second: Kevin Dodd
Starting with a two-storey terraced, three-bedroom town house, this scheme makes creative use of light, air and space. The split-level arrangement of the house maximises daylight penetration into an open interior of interpenetrating spaces. A void marks the transition zone between split levels, allows natural convection by the stack effect, and facilitates easy installation of a moveable hydraulic platform for both disabled access and flexibility of additional floor space, or different space functions where required. Accordion-type moveable partitions of sandblasted glass in oak frames act as guard rails or full-height screens, allowing light penetration while maintaining visual and acoustic privacy. A skewed loadbearing wall defines separate zones of the house and separates utilitarian functions from living areas, and allows for future flexibility. The double-height sun-space with external sunscreening counteracts the claustrophobia of the urban environment and, together with materials of high thermal capacity, makes for an energy-efficient house. Photovoltaic installations on the south face convert sunlight into electricity.
Capacity serve as heat storage elements for temperature control and an energy efficient house.
Devices controlling the form of the house:-
The split level arrangement makes optimum use of natural daylight, allowing views right through the house, notably glimpses of the rear garden from the front entrance hall; a liberating system for making interpenetrating spaces, providing spatial continuity. Box like rooms of typical three bedroom terraced house are transformed into a light and open interior, breaking down the barrier between inside and outside, expressing transparency and internal planes.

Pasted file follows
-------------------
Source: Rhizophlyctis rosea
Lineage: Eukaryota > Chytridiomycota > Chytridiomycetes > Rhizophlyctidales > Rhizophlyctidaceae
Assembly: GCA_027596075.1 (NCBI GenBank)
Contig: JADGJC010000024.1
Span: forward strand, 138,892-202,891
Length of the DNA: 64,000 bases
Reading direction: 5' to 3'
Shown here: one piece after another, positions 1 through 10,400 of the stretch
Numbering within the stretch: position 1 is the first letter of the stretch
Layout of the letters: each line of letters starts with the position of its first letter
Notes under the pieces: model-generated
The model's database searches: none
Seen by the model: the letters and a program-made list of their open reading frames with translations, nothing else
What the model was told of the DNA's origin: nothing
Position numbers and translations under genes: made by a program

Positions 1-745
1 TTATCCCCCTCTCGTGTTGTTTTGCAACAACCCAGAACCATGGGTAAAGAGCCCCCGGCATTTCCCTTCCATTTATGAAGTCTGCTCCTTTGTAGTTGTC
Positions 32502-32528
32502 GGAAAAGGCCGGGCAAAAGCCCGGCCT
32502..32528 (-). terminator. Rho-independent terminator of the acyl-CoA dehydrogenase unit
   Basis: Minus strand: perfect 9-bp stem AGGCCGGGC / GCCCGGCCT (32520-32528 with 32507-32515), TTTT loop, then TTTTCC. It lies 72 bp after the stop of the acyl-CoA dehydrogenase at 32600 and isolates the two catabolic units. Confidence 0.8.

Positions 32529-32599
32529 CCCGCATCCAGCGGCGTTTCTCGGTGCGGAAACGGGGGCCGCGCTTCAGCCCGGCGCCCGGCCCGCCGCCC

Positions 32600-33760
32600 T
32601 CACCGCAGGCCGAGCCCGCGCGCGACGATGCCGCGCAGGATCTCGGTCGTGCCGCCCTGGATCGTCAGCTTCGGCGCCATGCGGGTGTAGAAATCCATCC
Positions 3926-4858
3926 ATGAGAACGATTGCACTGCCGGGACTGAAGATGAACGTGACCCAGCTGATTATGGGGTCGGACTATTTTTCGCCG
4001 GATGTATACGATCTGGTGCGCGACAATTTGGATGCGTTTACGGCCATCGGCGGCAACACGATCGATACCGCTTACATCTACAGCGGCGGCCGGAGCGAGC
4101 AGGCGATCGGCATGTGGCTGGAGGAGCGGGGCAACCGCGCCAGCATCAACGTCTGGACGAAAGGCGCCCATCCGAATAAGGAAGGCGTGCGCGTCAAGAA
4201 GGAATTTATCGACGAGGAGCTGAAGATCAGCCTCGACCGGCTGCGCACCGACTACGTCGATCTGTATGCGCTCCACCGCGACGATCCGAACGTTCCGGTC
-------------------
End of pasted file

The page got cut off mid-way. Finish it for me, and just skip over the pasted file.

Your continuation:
A void marks transition zone between split levels and allows natural convection up through the house. This void also allows for easy installation of home lift or movable hydraulic platform which has double function of disabled access to floor levels and as additional floorspace on any floor when required. The floor of this platform is of perforated stainless steel allowing natural convection and grip for wheelchair.A system of accordion type movable partitions, guided by floor and ceiling tracks will act as a guard rail or as a full height screen for privacy where required. Each partition is made from sandblasted glass in oak frame allowing light penetration while maintaining privacy and reducing sound transfer between rooms.
A loadbearing wall (with cut outs, for added transparency), skewed to embrace southfacing back garden, defines separate zones of the house; utilitarian functions from living areas thereby making services easily capable of future adaptations (ref. 'Raising the roof' report). The skewed wall, flanking principle living areas, providing a suitable geometry responding to hierarchy of spaces to be lit, gives a dynamic effect to otherwise parallel walls. With a single occupant only, the structural wall, column and beams above, could be expressed as a sculptural object within overall shell or alternatively, housing for bearing of structural beams could be accommodated for future expansion of upper floors.